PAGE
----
United States District Court, E.D. Virginia, Richmond Division
PATERSON BROWN, SR. and KATHY M. BROWN, Co-Administrators of the Estate of Paterson Brown, Jr., Deceased, Plaintiffs,
DAVID L. COBB, Individually and in his Official Capacity as a Police Officer for the City of Richmond, Virginia, and CITY OF RICHMOND, Defendants.
A. GIBNEY, JR.UNITED STATES DISTRICT JUDGE
case arises from the fatal shooting of 18-year-old Paterson
Brown by an off-duty Richmond police officer, David L. Cobb.
The administrators of Brown's estate, Paterson Brown,
Sr., and Kathy Brown,  filed this action against Cobb and the
City of Richmond, alleging several claims pursuant to 42
U.S.C. § 1983, as well as state law claims.
§ 1983 claims include a Fourth Amendment claim of use of
excessive force (Count I), an Eighth Amendment claim of cruel
and unusual punishment (Count II), and (against the City
only) failure to train and supervise Cobb (Count III). Brown
also asserts state law claims of gross negligence (Count IV),
assault and battery (Count V), "survivorship"
(Count VI), and "punitive damages" (Count VII)
against both Cobb and the City.
City has moved to dismiss the entire suit against it. Cobb
has moved to dismiss only Count II.
Court will grant the motions to dismiss Count II, alleging an
Eighth Amendment claim. The Eighth Amendment prohibits cruel
and unusual punishment after conviction of crime.
Ingraham v. Wright, 430 U.S. 651, 671 n. 40 (1977).
Since Brown was not convicted of any offense, the plaintiffs
cannot assert an Eighth Amendment claim, and the Court will
dismiss Count II with prejudice.
the other claims, the Court will grant the City's motion
to dismiss. The § 1983 claims fail because Brown has not
alleged any facts showing that the City's policy, custom,
or usage led to a violation of the victim's rights. The
state law claims fail for various reasons under Virginia law,
FACTS ALLEGED IN COMPLAINT
morning of October 17, 2015, Cobb, an off-duty Richmond
police officer, brought his girlfriend's car to Better
Vision Detail & Car Spa in North Chesterfield, Virginia.
When Cobb left his car unattended, Paterson Brown got into
the car. Cobb saw Brown get into the car and realized that
Brown did not work for Better Vision. Cobb approached the car
with his gun drawn and opened the driver-side door. Cobb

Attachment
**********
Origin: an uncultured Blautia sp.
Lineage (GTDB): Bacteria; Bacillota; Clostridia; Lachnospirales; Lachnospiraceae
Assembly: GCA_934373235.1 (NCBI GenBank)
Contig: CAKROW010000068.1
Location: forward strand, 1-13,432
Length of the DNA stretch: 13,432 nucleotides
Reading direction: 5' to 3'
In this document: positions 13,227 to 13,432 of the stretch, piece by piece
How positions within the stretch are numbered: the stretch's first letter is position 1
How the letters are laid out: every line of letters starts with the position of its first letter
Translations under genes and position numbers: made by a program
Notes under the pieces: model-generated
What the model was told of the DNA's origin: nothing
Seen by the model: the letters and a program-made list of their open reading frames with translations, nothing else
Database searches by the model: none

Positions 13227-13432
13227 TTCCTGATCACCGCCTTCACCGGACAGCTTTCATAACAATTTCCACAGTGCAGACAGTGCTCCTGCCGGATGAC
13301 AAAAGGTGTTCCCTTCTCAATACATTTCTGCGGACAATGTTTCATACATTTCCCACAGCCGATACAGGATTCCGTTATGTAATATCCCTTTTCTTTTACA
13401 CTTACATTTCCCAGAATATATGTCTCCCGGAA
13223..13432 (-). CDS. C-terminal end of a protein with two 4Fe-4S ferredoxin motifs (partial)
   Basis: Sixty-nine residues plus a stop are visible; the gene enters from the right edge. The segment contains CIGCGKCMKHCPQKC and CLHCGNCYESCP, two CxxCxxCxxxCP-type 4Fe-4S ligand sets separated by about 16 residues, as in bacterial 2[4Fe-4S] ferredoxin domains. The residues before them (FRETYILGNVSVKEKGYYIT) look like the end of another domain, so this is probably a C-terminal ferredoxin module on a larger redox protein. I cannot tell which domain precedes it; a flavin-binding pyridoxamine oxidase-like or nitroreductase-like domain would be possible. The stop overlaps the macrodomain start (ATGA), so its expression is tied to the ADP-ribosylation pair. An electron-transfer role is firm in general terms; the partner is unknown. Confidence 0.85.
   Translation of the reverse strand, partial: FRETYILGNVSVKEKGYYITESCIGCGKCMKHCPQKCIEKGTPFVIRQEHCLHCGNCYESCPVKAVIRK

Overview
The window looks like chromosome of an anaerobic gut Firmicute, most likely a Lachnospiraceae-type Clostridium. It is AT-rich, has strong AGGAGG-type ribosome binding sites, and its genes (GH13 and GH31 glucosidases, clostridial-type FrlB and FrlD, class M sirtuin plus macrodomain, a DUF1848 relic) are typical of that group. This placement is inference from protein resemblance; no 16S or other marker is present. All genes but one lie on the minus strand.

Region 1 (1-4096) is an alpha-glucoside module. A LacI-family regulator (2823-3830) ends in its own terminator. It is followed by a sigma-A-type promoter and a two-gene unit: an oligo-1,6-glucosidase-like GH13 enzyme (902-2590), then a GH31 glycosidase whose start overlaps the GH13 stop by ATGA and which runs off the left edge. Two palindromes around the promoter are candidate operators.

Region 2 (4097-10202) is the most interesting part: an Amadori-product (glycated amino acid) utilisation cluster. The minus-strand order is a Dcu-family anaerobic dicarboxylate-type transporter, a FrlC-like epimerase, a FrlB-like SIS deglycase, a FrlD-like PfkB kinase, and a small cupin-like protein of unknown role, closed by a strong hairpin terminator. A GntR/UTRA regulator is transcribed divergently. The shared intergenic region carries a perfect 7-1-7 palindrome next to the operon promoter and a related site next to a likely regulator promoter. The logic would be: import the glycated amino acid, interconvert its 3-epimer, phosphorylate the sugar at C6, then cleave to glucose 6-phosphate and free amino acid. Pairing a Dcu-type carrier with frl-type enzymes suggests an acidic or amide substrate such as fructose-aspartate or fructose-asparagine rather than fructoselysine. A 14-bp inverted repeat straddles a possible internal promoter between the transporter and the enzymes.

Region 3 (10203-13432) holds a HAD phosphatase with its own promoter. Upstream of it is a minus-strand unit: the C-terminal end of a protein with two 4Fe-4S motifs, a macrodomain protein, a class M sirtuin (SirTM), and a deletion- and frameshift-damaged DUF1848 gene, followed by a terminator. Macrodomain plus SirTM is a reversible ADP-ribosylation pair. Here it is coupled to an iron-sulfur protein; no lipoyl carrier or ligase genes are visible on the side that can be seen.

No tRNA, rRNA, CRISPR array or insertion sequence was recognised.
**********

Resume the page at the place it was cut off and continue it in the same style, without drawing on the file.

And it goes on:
identified himself as a Richmond police officer, and,
paradoxically, told Brown both to get out of the car and not
to move. Cobb also requested that a bystander call 911 to
request "backup" from the Chesterfield Police
Department. Brown had no weapon, and Cobb apparently did not
perceive a threat to his safety.
point, Brown tried to close the driver-side door, prompting
Cobb to move closer to the car with his gun drawn. When Brown
tried to close the door a second time, Cobb stood in the way
with his gun drawn, within two or three feet of Brown, and
violently pulled Brown's left arm to prevent the door
from closing. This apparently caused Brown's foot to come
off the brake, and the car moved forward. Cobb then shot
Brown, either because he thought Brown was trying to drive
away when the car inched forward, or because he felt Brown
had disobeyed Cobb's order not to move.
gunshot struck Brown in an artery near his left pelvis,
resulting in severe blood loss. After shooting him, Cobb
pulled Brown out of the car and placed him face down on the
ground, but did not pat him down for a weapon. An ambulance
transported Brown to CJW Medical Center, where he died later
that day. A Chesterfield County jury convicted Cobb of
voluntary manslaughter on February 9, 2017. Cobb served three
months in jail.
Count I: § 1983 for Excessive Force
42 U.S.C. § 1983 provides in relevant part,
Every person who, under color of any statute, ordinance,
regulation, custom, or usage, of any State . . . subjects, or
causes to be subjected, any citizen of the United States or
other person within the jurisdiction thereof to the
deprivation of any rights, privileges, or immunities secured
by the Constitution and laws, shall be liable to the party